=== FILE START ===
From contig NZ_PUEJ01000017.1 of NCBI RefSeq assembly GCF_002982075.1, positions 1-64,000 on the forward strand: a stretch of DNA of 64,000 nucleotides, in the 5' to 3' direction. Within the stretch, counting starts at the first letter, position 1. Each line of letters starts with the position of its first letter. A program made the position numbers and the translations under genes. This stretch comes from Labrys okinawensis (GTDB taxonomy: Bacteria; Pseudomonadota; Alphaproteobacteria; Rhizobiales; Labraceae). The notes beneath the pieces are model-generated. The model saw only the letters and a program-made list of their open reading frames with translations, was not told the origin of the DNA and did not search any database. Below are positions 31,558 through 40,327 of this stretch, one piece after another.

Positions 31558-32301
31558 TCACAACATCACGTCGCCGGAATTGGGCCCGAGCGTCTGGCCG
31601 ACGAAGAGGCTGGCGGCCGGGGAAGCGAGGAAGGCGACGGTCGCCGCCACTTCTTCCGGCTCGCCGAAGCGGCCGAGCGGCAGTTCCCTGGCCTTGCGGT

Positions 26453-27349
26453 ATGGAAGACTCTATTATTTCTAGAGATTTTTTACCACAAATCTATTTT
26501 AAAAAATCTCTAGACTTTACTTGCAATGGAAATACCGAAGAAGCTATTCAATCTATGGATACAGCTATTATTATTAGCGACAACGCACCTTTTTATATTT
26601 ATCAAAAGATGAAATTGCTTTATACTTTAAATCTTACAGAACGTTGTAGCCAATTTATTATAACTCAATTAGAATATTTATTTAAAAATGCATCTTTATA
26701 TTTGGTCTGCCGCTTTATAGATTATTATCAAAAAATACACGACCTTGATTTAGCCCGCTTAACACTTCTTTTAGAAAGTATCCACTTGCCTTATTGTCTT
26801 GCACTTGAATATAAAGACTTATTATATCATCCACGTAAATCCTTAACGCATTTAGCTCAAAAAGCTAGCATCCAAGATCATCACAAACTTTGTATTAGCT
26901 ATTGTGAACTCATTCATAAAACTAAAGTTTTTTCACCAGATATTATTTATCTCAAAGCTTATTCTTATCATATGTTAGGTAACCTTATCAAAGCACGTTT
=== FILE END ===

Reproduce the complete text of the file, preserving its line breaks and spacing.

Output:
From contig NZ_PUEJ01000017.1 of NCBI RefSeq assembly GCF_002982075.1, positions 1-64,000 on the forward strand: a stretch of DNA of 64,000 nucleotides, in the 5' to 3' direction. Within the stretch, counting starts at the first letter, position 1. Each line of letters starts with the position of its first letter. A program made the position numbers and the translations under genes. This stretch comes from Labrys okinawensis (GTDB taxonomy: Bacteria; Pseudomonadota; Alphaproteobacteria; Rhizobiales; Labraceae). The notes beneath the pieces are model-generated. The model saw only the letters and a program-made list of their open reading frames with translations, was not told the origin of the DNA and did not search any database. Below are positions 31,558 through 40,327 of this stretch, one piece after another.

Positions 31558-32301
31558 TCACAACATCACGTCGCCGGAATTGGGCCCGAGCGTCTGGCCG
31601 ACGAAGAGGCTGGCGGCCGGGGAAGCGAGGAAGGCGACGGTCGCCGCCACTTCTTCCGGCTCGCCGAAGCGGCCGAGCGGCAGTTCCCTGGCCTTGCGGT

Positions 26453-27349
26453 ATGGAAGACTCTATTATTTCTAGAGATTTTTTACCACAAATCTATTTT
26501 AAAAAATCTCTAGACTTTACTTGCAATGGAAATACCGAAGAAGCTATTCAATCTATGGATACAGCTATTATTATTAGCGACAACGCACCTTTTTATATTT
26601 ATCAAAAGATGAAATTGCTTTATACTTTAAATCTTACAGAACGTTGTAGCCAATTTATTATAACTCAATTAGAATATTTATTTAAAAATGCATCTTTATA
26701 TTTGGTCTGCCGCTTTATAGATTATTATCAAAAAATACACGACCTTGATTTAGCCCGCTTAACACTTCTTTTAGAAAGTATCCACTTGCCTTATTGTCTT
26801 GCACTTGAATATAAAGACTTATTATATCATCCACGTAAATCCTTAACGCATTTAGCTCAAAAAGCTAGCATCCAAGATCATCACAAACTTTGTATTAGCT
26901 ATTGTGAACTCATTCATAAAACTAAAGTTTTTTCACCAGATATTATTTATCTCAAAGCTTATTCTTATCATATGTTAGGTAACCTTATCAAAGCACGTTT